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“At the moment it is the US buyers who are driving the market for signed [Beatle] material in particular,” said Sotheby’s Olympia specialist Stephen Maycock.

While some areas of the market have suffered from a drop in the number of American buyers visiting the London salerooms, most of the US bidding at this auction came via the telephone and buyers were happy to place bids after viewing the lots in the catalogue and on Sotheby’s website.

Although the potential best-seller, a guitar thought to have been played by George Harrison in 1963, failed to get away, bought in at £15,000, the rock memorabilia section produced several of the day’s punchiest prices including an autographed 45 together with a four-minute taped local BBC radio interview with the Beatles recorded by the vendor at the height of the band’s fame in 1965.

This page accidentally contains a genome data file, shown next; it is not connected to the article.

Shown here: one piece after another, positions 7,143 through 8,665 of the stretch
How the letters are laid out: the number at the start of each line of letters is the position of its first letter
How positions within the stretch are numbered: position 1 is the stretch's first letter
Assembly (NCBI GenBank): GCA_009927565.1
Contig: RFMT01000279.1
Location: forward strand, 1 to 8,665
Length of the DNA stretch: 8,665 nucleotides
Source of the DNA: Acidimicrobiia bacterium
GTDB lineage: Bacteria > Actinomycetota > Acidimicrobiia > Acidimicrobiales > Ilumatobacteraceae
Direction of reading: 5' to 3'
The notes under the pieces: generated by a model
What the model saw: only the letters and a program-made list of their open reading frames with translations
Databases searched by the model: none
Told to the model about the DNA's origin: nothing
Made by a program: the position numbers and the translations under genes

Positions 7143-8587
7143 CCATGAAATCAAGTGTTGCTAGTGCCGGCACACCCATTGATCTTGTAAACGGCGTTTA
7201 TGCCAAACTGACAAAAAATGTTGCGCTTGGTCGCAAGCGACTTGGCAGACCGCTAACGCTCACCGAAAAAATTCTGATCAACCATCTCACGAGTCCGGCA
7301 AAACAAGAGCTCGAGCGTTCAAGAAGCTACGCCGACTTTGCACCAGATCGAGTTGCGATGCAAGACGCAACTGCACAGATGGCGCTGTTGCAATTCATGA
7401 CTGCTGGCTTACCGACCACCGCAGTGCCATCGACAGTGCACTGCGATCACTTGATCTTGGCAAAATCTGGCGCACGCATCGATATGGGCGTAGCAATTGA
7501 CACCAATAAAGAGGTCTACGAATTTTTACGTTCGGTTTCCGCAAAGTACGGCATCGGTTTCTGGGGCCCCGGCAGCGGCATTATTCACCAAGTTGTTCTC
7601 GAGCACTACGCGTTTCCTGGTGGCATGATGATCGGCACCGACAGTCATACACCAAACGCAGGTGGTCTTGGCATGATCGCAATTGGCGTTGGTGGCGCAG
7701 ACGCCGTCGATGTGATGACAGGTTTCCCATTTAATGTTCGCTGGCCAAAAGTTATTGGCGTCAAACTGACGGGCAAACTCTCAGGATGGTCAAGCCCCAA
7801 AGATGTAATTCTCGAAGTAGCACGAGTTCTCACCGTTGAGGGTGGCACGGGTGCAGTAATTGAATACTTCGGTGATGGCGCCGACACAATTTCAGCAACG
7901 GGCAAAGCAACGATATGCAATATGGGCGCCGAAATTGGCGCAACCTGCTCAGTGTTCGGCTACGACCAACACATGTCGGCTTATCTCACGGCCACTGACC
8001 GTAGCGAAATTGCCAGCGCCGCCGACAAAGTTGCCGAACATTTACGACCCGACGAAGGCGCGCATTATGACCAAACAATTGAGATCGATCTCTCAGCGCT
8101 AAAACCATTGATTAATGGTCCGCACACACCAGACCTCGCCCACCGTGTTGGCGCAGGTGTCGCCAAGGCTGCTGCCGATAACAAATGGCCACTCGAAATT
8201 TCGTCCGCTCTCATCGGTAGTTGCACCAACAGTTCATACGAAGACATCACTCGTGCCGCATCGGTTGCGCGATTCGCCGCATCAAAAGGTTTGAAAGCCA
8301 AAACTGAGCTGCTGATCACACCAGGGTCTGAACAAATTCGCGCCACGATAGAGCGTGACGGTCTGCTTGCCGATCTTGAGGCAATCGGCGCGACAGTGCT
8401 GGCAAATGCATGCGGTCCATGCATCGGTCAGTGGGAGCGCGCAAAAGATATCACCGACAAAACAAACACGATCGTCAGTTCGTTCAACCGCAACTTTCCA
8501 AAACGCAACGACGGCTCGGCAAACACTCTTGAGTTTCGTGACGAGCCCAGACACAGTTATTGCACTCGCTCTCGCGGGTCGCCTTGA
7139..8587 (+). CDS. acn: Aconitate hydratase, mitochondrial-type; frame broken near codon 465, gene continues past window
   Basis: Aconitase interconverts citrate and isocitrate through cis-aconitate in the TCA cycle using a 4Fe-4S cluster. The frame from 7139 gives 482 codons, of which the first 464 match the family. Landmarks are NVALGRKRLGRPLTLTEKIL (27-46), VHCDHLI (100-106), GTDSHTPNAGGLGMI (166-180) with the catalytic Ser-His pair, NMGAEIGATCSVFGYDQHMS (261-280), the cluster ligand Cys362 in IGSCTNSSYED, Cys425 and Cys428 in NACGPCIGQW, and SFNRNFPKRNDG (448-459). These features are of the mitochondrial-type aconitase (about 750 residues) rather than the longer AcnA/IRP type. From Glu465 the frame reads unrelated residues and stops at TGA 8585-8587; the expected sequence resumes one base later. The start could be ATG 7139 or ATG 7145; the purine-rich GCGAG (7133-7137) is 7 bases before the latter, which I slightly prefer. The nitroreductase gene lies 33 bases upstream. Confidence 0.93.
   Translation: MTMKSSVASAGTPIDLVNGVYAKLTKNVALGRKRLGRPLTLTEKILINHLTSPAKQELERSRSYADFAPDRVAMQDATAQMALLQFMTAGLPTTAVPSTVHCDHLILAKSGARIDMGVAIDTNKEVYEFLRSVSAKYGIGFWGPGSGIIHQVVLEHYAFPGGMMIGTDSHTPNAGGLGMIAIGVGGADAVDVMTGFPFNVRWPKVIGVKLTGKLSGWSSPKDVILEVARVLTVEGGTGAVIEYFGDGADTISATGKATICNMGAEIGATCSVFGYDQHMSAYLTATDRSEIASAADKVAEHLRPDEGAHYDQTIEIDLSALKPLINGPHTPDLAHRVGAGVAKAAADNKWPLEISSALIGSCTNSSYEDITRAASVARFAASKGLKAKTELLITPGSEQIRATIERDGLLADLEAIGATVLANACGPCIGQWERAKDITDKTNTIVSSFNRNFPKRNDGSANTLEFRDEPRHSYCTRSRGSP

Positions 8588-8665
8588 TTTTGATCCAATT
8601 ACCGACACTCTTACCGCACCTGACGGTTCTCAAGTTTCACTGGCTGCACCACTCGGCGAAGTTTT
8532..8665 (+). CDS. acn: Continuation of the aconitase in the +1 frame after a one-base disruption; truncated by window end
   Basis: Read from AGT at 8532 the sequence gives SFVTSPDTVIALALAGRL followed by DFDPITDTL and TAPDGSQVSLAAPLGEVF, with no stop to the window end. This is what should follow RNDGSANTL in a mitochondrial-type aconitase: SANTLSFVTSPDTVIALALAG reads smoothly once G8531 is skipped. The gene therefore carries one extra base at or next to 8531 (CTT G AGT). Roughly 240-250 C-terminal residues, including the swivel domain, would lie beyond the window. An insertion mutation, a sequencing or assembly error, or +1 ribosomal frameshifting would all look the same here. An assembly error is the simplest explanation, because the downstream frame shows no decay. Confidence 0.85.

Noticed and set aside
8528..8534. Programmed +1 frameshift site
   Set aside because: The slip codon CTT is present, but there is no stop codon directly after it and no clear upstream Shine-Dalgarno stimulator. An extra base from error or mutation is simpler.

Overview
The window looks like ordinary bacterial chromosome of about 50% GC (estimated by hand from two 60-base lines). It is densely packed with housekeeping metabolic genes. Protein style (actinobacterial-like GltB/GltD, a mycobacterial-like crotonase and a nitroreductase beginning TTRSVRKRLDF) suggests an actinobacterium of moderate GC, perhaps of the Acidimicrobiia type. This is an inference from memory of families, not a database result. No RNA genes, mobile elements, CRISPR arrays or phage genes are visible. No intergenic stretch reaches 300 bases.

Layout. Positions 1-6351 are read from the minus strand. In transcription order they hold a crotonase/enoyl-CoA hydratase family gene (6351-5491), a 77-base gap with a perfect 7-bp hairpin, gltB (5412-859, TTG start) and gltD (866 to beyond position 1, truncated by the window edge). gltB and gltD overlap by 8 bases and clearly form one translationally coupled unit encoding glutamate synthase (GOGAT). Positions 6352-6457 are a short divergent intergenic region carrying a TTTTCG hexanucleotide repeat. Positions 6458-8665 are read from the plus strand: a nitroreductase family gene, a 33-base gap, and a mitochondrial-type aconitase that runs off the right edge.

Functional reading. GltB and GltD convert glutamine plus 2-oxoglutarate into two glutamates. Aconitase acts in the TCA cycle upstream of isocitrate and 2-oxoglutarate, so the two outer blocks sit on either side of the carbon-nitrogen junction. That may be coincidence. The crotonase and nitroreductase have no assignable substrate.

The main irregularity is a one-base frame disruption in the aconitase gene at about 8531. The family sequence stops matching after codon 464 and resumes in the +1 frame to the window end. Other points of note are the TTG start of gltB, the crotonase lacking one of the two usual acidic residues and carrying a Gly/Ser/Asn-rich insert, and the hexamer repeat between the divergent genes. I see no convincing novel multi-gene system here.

“I’ve never seen a signed 45 from this period, ever,” said Stephen Maycock. Stiff competition saw this entry pursued to £12,500 by a private UK buyer. Overall, the sale totalled £365,810 with 81 per cent sold by lot.